Many people have ureteral stents placed to prevent or treat urinary tract obstruction, and if you happen to be one of these people, it’s likely that you’re familiar with some of the symptoms of having a stent. However, it can be easy to forget that you have a stent in place, particularly if you’re experiencing minimal discomfort from your stent. Generally, it is recommended that stents be removed or exchanged before every 3-4 months. But what happens if you have it in place longer than this or if your stent is forgotten?
One of the most common things that may happen to ureteral stents is encrustation, in which calcifications form around the placed stent. This phenomenon occurs to a minor degree in many patients and is usually of little consequence. It is most extensive when the stent is left in place for too long, and urinary tract obstruction and infection may occur as a result of encrustation. The amount of stent encrustation is directly related to how long a ureteral stent has remained in place. One study found that 9.2% of stents became encrusted when in place for less than 6 weeks, while 47.5% of stents that remained in place for 6 to 12 weeks were encrusted and 76.3% of stents were encrusted after 12 weeks (El-Faqih et al, 1991). The length of time a stent remains in place is in fact the greatest risk factor for stent encrustation. Other risk factors include the composition of the stent used, a history of stone formation, urinary infections, alkaline urine, and pregnancy. Because of the physiologic changes accompanying pregnancy that predispose these patients to more profound indwelling ureteral stent encrustation, it is recommended that stents are removed or exchanged every 6-8 weeks in pregnant women (Kavoussi et al, 1992).
Proximal stent migration and fragmentation are two other complications of indwelling ureteral stents. The hardening and degradation of stent polymers may lead to fragmentation, particularly if the stent is left in place for longer than 6 months (Monga et al, 1995). Uncommonly, a stent may perforate the ureter or erode through the ureter and form an abnormal connection between the ureter and adjacent structures. The occurrence of these complications is associated with an increased amount of time that the stent is in place.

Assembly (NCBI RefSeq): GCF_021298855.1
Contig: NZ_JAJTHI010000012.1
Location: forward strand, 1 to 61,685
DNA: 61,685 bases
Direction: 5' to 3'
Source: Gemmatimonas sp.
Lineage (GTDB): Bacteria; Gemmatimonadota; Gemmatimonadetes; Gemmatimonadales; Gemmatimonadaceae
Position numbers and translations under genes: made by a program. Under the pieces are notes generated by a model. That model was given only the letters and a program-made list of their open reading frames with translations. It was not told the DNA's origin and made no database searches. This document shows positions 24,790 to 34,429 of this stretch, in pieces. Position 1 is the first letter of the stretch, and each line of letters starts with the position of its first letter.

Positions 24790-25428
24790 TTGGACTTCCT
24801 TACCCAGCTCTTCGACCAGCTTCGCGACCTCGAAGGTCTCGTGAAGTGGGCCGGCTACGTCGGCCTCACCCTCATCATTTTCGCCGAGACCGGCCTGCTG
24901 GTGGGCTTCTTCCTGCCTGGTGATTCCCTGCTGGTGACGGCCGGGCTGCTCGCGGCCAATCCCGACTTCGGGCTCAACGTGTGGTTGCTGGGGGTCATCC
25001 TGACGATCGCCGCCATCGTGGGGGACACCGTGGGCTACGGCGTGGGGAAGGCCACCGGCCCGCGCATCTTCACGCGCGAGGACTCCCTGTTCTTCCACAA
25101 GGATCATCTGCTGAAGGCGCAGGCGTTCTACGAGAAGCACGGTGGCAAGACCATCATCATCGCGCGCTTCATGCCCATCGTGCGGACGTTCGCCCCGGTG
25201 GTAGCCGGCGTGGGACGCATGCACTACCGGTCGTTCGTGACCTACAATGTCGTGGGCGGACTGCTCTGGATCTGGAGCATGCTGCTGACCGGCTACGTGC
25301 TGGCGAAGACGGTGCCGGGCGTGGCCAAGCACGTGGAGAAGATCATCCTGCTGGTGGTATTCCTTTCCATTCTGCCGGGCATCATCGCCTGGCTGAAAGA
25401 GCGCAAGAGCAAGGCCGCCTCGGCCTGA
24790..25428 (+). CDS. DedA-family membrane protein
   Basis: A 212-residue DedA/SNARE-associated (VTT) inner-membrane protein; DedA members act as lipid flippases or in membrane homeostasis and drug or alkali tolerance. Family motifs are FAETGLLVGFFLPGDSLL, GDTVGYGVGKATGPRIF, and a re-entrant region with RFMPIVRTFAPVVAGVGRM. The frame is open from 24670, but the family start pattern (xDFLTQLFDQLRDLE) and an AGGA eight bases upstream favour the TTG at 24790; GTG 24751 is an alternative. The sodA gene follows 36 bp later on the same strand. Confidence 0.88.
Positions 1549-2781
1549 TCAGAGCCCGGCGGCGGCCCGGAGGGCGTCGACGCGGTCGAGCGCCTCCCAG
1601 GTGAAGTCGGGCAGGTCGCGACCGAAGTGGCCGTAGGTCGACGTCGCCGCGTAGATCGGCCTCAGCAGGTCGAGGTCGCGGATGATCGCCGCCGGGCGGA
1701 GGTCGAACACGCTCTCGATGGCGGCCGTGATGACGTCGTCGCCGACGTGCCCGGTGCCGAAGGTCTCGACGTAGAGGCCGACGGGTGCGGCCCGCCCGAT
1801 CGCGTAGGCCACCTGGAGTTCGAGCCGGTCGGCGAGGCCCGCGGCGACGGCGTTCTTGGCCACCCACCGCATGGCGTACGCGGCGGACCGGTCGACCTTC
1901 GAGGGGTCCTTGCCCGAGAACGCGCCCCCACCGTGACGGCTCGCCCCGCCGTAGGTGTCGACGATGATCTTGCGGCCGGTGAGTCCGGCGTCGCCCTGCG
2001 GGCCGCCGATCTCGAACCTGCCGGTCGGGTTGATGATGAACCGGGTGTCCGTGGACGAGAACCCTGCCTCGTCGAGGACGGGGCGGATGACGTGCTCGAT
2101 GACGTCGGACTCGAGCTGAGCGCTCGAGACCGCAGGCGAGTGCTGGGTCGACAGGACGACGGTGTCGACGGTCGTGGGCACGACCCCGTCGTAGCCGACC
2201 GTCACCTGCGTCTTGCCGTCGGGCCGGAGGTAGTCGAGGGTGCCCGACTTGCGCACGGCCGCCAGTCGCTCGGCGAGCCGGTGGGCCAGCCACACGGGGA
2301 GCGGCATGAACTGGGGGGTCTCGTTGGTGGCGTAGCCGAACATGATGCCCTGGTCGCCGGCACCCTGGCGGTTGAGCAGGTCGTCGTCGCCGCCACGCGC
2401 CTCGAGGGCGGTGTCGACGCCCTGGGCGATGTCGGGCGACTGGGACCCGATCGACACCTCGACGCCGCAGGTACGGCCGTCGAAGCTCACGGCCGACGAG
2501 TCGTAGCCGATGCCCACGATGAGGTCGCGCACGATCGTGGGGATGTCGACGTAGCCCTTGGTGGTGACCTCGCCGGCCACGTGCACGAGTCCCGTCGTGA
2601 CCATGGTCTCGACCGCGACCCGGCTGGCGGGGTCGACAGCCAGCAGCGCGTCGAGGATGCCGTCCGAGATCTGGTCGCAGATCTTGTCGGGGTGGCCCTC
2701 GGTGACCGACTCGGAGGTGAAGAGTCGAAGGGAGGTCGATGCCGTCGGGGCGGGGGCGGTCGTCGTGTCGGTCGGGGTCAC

If a retained ureteral stent is suspected, your doctor will likely obtain imaging of your urinary tract to determine stent location, the extent of encrustation and to help quantify stone burden, a prognostic indicator that helps to determine correct surgical management. Because the composition of the encrustation is typically calcium-based, most can be seen on a plain film x-ray of the kidneys, ureters, and bladder. CT scans or ultrasonography are other useful imaging modalities, particularly if the stones are composed of uric acid and cannot be seen on an x-ray. Radionucleotide studies may be necessary if the stone burden is high to assess kidney function. Depending on the extent of encrustation, the stent may be removed in a retrograde fashion by cystoscopy with or without extracorporeal shock wave lithotripsy (ESWL). If more extensive encrustation is present, transurethral cystolitholapaxy, retrograde ureteroscopy and laser lithotripsy, or antegrade nephroscopy and ureteroscopy may be preformed. In some cases, multiple sessions are required to completely remove the stent and stones. Antibiotics may be given if an infection is present.
Recognizing the temporary nature of an indwelling ureteral stent and the need for timely follow-up with your urologist is the best way to prevent the complications associated with stent retention. The management of retained ureteral stents is associated with a 6.9-fold increase in financial burden compared to the average cost of timely stent extraction (Sancaktutar et al, 2011). Recently, the development of electronic stent registries at some hospitals to monitor stent placement and removal has shown to significantly reduce the number of forgotten stents (Lynch et al, 2007).
El-Faqih, S. R., Shamsuddin, A. B., Chakrabarti, A., Atassi, R., Kardar, A. H., Osman, M. K., and Husain, I. Polyurethane internal stents in treatment of stone patients: morbidity related to indwelling times. J. Urol., 146: 1487, 1991.
Kavoussi, L. R., Albala, D. M., Basler, J. W., Apte, S., and Clayman, R. V. Percutaneous management of urolithiasis during pregnancy. J. Urol. 148: 1069-1071, 1992.
Lynch, M. F., Ghani, K. R., Frost, I., and Anson, K. M. Preventing the forgotten ureteral stent: implementation of a web-based stent registry with automatic recall application. Urol. 70: 426-426, 2007.
Monga, M., Klein, E., Castaneda-Zuniga, W. R., and Thomas, R. The forgotten indwelling ureteral stent: a urological dilemma. J. Urol. 153: 1817-1819, 1995.
Sancaktutar, A. A., Soylemez, H., Bozkurt, Y., Penbegul, N., and Atar, M. Treatment of forgotten ureteral stents: how much does it really cost? A cost-effectiveness study in 27 patients. Urol. Res.; DOI: 10.1007/s00240-011-0409-3, 2011.
Vanderbrink, B. A., Rastinehad, A. R., Ost, M. C., Smith, A. D. Encrusted urinary stents: evaluation and endourologic management. J. Endourol., 22(5): 905-912, 2008.